photo via Melanie’s Facebook
Melanie Taylor’s history as a performer spans stages, screens, and music venues. Her edgy, push-the-envelope style of pop is evocative of 90s alt rock pioneers and modern cutting-edge powerhouses.
Natalie Durkin (TribeLA Magazine): Give yourself and your work a tagline and tell us why.
MT: I like to say I’m a cross between a hippie stargazer and urban city girl, and I think my music reflects that soulful yet edgy personification as well.
ND: What got you started in music? What is the reason you are here today?
MT: Music was like another family member to me growing up. I am an only child that grew up with a single working mother, so there were many times I just had to entertain myself. Most of the time that meant watching endless Michael Jackson videos on repeat, or making up dances in my living room to whatever single was out at the time.
I actually decided to go into acting professionally before music, but it was primarily musical theater things I would get booked for. I realized after being in LA for about a month, I couldn’t do acting without music being somehow involved as well, like that would always have to be there for me to feel really fulfilled. And then I was like, ‘well then why wouldn’t I just make this my main priority; the entertainment industry is hard no matter what!’ And I haven’t looked back, although I do still enjoy doing acting jobs when I have the opportunity.
ND: How do you hope to influence your audience?
MT: I want my audience to feel invigorated, uplifted, and empowered listening to my music. I intentionally put a message into every song, and I would hope people feel that they are better off for listening than if they didn’t.
ND: What do you do when your creativity is blocked?
MT: I find it really inspiring to be in nature. Especially living in Los Angeles, where you’re inundated with city sounds and ads, it’s super refreshing for me to just unplug, meditate, or go for a hike or something. It’s amazing what some distance from your thoughts can do for your subconscious mind to be able to open up!
ND: What fires you up and gives you energy?
MT: Performing. That is why I really am doing music in the first place. If I don’t have a show planned or something where I’m getting to do a live performance and feed off a crowd’s energy, I get really lackadaisical. I’m just a better person when I’m actively doing shows – I’m the most disciplined, organized, and inspired.
ND: Can you tell us a little known fact?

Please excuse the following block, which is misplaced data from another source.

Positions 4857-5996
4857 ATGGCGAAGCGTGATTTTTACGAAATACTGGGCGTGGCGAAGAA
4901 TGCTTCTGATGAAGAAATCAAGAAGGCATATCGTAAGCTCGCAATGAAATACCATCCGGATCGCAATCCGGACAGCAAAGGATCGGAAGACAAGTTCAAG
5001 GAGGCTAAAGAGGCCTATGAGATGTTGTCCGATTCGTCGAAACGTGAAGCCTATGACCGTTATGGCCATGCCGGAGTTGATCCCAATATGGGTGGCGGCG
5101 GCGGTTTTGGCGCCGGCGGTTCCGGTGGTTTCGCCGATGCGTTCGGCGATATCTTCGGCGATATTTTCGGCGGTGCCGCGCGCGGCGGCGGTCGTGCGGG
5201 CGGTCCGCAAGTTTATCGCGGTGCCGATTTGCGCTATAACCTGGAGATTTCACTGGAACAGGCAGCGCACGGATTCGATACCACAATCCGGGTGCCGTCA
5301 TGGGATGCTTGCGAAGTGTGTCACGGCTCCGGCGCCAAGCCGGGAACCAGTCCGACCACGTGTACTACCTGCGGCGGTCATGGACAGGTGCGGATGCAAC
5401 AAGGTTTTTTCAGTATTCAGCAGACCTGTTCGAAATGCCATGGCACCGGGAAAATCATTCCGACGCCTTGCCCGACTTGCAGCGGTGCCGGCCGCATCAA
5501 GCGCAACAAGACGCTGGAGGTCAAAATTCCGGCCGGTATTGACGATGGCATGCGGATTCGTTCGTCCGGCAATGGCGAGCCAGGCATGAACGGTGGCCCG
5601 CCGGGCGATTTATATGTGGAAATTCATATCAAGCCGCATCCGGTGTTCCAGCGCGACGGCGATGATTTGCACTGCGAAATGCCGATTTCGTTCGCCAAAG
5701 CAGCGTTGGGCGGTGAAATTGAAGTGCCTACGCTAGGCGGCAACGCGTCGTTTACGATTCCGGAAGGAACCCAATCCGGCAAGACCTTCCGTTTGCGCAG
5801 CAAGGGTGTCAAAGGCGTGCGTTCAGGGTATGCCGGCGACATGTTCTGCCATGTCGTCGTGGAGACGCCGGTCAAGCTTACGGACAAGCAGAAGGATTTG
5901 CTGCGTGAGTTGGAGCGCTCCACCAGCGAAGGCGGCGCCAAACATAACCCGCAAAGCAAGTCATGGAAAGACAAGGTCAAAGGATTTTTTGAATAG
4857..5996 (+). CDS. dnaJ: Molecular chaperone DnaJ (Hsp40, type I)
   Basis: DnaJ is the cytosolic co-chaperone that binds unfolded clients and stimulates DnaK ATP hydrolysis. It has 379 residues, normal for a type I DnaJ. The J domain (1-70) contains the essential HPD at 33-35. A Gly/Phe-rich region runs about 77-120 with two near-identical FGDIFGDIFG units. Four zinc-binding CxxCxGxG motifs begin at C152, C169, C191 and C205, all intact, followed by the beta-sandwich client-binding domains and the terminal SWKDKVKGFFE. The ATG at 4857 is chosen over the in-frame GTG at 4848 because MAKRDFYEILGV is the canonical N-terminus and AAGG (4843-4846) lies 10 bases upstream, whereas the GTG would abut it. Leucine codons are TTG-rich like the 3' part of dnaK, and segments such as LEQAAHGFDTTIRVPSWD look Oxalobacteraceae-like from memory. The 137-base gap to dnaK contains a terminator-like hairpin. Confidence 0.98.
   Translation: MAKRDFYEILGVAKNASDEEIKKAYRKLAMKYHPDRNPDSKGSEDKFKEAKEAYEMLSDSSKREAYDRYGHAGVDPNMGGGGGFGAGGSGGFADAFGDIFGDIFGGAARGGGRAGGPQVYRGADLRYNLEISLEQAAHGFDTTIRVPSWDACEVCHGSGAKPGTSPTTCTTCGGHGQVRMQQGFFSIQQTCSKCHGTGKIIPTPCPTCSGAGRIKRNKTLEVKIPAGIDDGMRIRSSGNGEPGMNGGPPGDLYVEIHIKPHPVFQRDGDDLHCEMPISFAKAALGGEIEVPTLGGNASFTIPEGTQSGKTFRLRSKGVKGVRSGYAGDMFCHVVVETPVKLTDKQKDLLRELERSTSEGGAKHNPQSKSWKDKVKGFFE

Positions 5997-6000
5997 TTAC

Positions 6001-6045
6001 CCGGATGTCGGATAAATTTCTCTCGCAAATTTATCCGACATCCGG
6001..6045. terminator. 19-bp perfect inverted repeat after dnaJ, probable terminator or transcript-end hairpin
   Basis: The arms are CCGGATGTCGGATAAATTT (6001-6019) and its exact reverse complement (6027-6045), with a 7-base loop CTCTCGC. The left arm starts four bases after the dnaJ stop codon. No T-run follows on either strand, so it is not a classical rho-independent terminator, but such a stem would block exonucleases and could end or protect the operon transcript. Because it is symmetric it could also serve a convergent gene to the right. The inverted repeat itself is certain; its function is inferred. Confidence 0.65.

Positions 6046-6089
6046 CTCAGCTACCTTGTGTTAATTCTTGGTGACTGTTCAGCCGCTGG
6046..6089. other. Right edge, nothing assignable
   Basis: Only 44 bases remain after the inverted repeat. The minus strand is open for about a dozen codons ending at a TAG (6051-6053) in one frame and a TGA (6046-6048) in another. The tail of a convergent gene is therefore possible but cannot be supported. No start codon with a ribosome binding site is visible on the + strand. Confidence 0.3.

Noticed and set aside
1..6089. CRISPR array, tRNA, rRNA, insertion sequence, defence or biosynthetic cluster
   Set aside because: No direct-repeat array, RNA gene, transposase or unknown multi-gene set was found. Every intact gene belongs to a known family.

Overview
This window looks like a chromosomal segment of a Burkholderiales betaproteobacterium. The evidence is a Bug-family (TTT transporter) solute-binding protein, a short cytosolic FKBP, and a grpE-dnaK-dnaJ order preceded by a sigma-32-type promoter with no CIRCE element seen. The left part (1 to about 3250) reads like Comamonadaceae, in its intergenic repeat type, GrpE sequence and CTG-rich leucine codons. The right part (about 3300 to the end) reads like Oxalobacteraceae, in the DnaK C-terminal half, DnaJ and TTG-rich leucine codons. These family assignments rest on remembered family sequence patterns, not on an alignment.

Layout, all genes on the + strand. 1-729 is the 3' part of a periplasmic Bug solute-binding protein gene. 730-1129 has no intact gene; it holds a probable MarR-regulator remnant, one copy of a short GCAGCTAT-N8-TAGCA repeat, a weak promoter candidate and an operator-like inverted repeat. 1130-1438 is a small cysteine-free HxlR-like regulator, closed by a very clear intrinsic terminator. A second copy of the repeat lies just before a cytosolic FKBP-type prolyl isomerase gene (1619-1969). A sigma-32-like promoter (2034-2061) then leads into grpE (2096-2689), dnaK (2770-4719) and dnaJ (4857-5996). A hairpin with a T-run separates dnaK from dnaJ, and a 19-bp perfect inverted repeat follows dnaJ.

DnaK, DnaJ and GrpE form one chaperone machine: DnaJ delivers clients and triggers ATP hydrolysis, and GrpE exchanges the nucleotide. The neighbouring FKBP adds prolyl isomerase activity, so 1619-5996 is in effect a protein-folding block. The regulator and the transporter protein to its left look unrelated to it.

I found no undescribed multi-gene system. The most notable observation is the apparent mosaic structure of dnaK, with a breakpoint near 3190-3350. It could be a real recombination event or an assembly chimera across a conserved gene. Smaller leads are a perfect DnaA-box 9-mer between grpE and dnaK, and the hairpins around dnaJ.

MT: A little known fact about me… I starred in a Hot Pockets commercial when I was 10, but instead of real hot pockets I had to eat ones that were stuffed with cold potatoes and make it look amazing… acting.
ND: Where is your favorite place in Los Angeles and why?
MT: I mean it’s technically not Los Angeles, but probably Malibu. It’s where I went to school, so besides the fact that it’s absolutely stunning and peaceful and gorgeous, AND has some of the best restaurants in the world, I have many amazing memories there!
ND: How do you make music? Briefly chronicle your creative process.
MT: I used to want to get a lot of the music done first before I top-lined, but I’ve found that to be more limiting than the other way around. Now I tend to write out what I’m feeling, and get a lot of lyrics down first with the melody I have for it in my head, and make the music fit around that. I just think it’s an easier process to make the music work with what the concept is saying than trying to make words fit into a box [they don’t] want to be in.
ND: What is coming up?
MT: I plan on continuing to release a few more singles I’ve got up my sleeve in 2019. I’ll be performing a lot in LA and hopefully nationwide!
ND: Describe your style – musically and otherwise.
MT: I think of my music as soulful electro-pop with ‘90s retro savors. That’s probably pretty accurate to how I dress as well, although my wardrobe will change just depending on what mood I’m in.
ND: What is the best advice you’ve received and the best advice you can impart onto us?
MT: To practice! Every day. I even have to remember to do this myself, but your voice is actually a muscle that needs to be strengthened like anything else. Cultivating stage presence, or even feeling comfortable on stage, doesn’t happen overnight; you need to work at it. Keep getting experience however and whenever you can.
ND: Any closing words?
MT: I just want to say I’m so grateful to everyone listening and supporting my career. It means so much to me every time I get a comment or DM about my music. And If you like it, please follow on my socials and subscribe on YouTube! Every person helps make this dream a reality for me 😉
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